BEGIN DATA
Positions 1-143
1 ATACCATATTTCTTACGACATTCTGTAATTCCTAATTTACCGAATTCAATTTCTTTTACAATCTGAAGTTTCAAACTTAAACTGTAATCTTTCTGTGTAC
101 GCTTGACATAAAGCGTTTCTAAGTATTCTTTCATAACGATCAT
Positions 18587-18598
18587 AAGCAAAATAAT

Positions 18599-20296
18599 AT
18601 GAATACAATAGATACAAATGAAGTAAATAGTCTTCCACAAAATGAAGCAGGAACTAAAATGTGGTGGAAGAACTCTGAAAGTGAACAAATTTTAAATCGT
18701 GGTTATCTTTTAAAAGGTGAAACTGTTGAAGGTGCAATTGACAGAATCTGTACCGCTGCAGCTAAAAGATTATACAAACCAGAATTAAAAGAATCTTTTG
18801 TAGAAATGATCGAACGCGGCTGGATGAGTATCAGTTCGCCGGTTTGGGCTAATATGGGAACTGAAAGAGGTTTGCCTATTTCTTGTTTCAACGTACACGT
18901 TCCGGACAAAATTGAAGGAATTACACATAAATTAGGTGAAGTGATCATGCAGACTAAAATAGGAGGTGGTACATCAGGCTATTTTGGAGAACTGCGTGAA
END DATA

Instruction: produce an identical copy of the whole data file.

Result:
Positions 1-143
1 ATACCATATTTCTTACGACATTCTGTAATTCCTAATTTACCGAATTCAATTTCTTTTACAATCTGAAGTTTCAAACTTAAACTGTAATCTTTCTGTGTAC
101 GCTTGACATAAAGCGTTTCTAAGTATTCTTTCATAACGATCAT
Positions 18587-18598
18587 AAGCAAAATAAT

Positions 18599-20296
18599 AT
18601 GAATACAATAGATACAAATGAAGTAAATAGTCTTCCACAAAATGAAGCAGGAACTAAAATGTGGTGGAAGAACTCTGAAAGTGAACAAATTTTAAATCGT
18701 GGTTATCTTTTAAAAGGTGAAACTGTTGAAGGTGCAATTGACAGAATCTGTACCGCTGCAGCTAAAAGATTATACAAACCAGAATTAAAAGAATCTTTTG
18801 TAGAAATGATCGAACGCGGCTGGATGAGTATCAGTTCGCCGGTTTGGGCTAATATGGGAACTGAAAGAGGTTTGCCTATTTCTTGTTTCAACGTACACGT
18901 TCCGGACAAAATTGAAGGAATTACACATAAATTAGGTGAAGTGATCATGCAGACTAAAATAGGAGGTGGTACATCAGGCTATTTTGGAGAACTGCGTGAA